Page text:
Opinion

The cruel and unusual New York Times

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Henry Miller
Fellow, Hoover Institution
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      Henry Miller

      Henry I. Miller, a physician and fellow at Stanford University’s Hoover Institution, was an official at the NIH and FDA from 1977 to 1994. His most recent book is “The Frankenfood Myth.”

The New York Times’ editorial writers demonstrate with startling frequency that they exist in a parallel universe, one marked by irrationality, misdirected compassion and ignorance of history.

In an October 28 editorial, “No Justification,” they were guilty of even greater misapprehensions and distortions than usual. In just a few hundred words, they managed to take to task: capital punishment, the death penalty applied to Arizona murderer Jeffrey Landrigan in particular, lethal injection as a method of execution, and the specific barbiturate used in the Landrigan execution (which occurred on October 26).

The Times’ diatribe was long on passion and ideology but short on logic.

Do the editorial writers really think they can convince us that prison authorities are unable to effectively execute someone sentenced to death? After all, medication mistakes are so common in American hospitals that on average each year they harm about 1.5 million people and kill 7,000 — by accident! And of course, veterinarians perform painless euthanasia thousands of times a day.

The Times’ editorial writers, like many liberals who are opposed to capital punishment on the grounds that it is “cruel and unusual” punishment, misunderstand the 8th Amendment to the U.S. Constitution: It doesn’t guarantee a painless punishment, merely one that is not cruel. The proscription was meant to curb the Draconian legal penalties common in England, which saw felons sentenced to being “drawn and quartered” or executed for minor property crimes. In other words, the 8th Amendment requires that the punishment fit the crime.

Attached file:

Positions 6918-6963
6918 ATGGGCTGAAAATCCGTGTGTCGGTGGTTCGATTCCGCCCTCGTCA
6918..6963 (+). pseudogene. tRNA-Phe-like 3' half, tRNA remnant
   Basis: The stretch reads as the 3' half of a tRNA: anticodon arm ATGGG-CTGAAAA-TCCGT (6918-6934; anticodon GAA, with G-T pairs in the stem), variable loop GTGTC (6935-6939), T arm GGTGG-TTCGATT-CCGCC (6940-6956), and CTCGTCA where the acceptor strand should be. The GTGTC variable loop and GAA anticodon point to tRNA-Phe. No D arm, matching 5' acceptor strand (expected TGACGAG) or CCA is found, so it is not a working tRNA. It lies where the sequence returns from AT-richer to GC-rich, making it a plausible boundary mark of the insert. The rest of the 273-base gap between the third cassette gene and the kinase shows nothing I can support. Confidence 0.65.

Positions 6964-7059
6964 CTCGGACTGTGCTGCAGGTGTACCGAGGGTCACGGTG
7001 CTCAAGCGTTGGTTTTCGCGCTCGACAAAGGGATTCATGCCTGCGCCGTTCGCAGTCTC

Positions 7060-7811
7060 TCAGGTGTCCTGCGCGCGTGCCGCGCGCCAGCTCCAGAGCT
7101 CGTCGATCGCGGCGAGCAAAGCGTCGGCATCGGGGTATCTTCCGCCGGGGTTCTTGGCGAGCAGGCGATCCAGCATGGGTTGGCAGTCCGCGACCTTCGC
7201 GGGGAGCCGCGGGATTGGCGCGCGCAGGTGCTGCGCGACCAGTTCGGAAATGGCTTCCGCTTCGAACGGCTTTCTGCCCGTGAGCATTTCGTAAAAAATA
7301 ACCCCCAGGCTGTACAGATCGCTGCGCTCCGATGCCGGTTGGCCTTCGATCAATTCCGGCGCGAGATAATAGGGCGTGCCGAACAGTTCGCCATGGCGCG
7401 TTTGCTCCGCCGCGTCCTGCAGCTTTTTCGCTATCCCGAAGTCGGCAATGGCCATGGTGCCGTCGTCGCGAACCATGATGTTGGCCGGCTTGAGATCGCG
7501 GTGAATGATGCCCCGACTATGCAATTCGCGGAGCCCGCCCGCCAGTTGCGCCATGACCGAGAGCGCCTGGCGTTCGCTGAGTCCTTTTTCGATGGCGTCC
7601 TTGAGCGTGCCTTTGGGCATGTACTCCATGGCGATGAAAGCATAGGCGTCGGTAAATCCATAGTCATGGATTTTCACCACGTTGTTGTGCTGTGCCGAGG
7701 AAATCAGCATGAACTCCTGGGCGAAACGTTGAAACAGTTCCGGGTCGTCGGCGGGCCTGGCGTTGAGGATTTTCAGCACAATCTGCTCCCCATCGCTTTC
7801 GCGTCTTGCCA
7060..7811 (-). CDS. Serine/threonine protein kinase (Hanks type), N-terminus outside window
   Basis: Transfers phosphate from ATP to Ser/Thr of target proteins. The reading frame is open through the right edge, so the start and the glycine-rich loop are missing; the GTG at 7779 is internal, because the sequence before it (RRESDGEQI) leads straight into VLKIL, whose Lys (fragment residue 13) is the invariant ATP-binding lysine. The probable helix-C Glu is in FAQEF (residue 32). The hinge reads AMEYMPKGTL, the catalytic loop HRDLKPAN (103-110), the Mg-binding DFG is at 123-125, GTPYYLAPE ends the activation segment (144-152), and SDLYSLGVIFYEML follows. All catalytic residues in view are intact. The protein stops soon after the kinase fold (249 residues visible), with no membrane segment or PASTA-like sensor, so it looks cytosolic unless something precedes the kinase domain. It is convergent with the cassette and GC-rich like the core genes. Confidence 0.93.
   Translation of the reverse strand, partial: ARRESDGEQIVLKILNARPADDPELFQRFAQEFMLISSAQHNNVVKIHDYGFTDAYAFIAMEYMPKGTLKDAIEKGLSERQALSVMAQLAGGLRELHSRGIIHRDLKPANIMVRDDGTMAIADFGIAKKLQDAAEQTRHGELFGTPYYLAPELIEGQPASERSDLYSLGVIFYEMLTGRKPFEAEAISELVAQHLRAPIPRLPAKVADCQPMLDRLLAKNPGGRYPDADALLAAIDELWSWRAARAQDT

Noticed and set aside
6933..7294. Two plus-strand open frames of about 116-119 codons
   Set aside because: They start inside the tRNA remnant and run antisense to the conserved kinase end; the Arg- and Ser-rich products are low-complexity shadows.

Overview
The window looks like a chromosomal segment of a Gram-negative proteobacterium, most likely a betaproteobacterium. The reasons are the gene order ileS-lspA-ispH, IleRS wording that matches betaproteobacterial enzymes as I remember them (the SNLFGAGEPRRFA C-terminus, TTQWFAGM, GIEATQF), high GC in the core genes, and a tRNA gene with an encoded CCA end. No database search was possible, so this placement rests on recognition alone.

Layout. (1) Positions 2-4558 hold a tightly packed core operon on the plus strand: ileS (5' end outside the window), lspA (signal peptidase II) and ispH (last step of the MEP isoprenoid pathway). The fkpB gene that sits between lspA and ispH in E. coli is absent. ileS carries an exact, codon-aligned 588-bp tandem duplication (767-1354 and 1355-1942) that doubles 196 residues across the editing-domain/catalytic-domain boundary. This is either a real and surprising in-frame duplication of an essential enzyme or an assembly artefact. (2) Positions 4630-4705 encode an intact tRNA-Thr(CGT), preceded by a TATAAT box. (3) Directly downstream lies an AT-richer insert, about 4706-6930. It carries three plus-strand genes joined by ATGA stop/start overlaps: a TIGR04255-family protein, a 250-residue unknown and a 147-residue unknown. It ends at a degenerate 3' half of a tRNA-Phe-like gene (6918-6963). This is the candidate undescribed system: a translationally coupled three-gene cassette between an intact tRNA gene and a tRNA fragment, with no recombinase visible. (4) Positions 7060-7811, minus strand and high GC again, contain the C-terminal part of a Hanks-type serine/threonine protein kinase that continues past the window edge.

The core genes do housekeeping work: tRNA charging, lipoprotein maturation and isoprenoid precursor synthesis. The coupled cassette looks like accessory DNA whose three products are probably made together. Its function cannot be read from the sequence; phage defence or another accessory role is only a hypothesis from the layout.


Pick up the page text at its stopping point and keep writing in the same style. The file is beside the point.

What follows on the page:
So, why the obsessing over whether those who are convicted of capital crimes suffer inadvertent pain when their death sentences are carried out. They showed no mercy or consideration to their victims, after all; often, they tortured and raped them. Landrigan, who was executed in Arizona, was convicted of the 1989 murder of a man he strangled during an armed burglary after escaping from an Oklahoma prison where he had already been serving another sentence for second-degree murder.

In fact, one might argue that justice demands that those convicted of capital crimes suffer as they are put to death. Should being executed for murder be no more uncomfortable than the anesthesia for a colonoscopy?

Finally, there is one fact we can all agree on: Execution eliminates recidivism, one criminal at a time. If Landrigan had only been executed for his earlier murder conviction, he would not have been able to kill his second victim. Don’t members of the public — as well as corrections officers and other prisoners — have the right to be protected from the predation of convicted murderers?

Cruel and unusual punishment is what I experience reading the Times’ editorial page.

Henry I. Miller is a physician and fellow at Stanford University’s Hoover institution.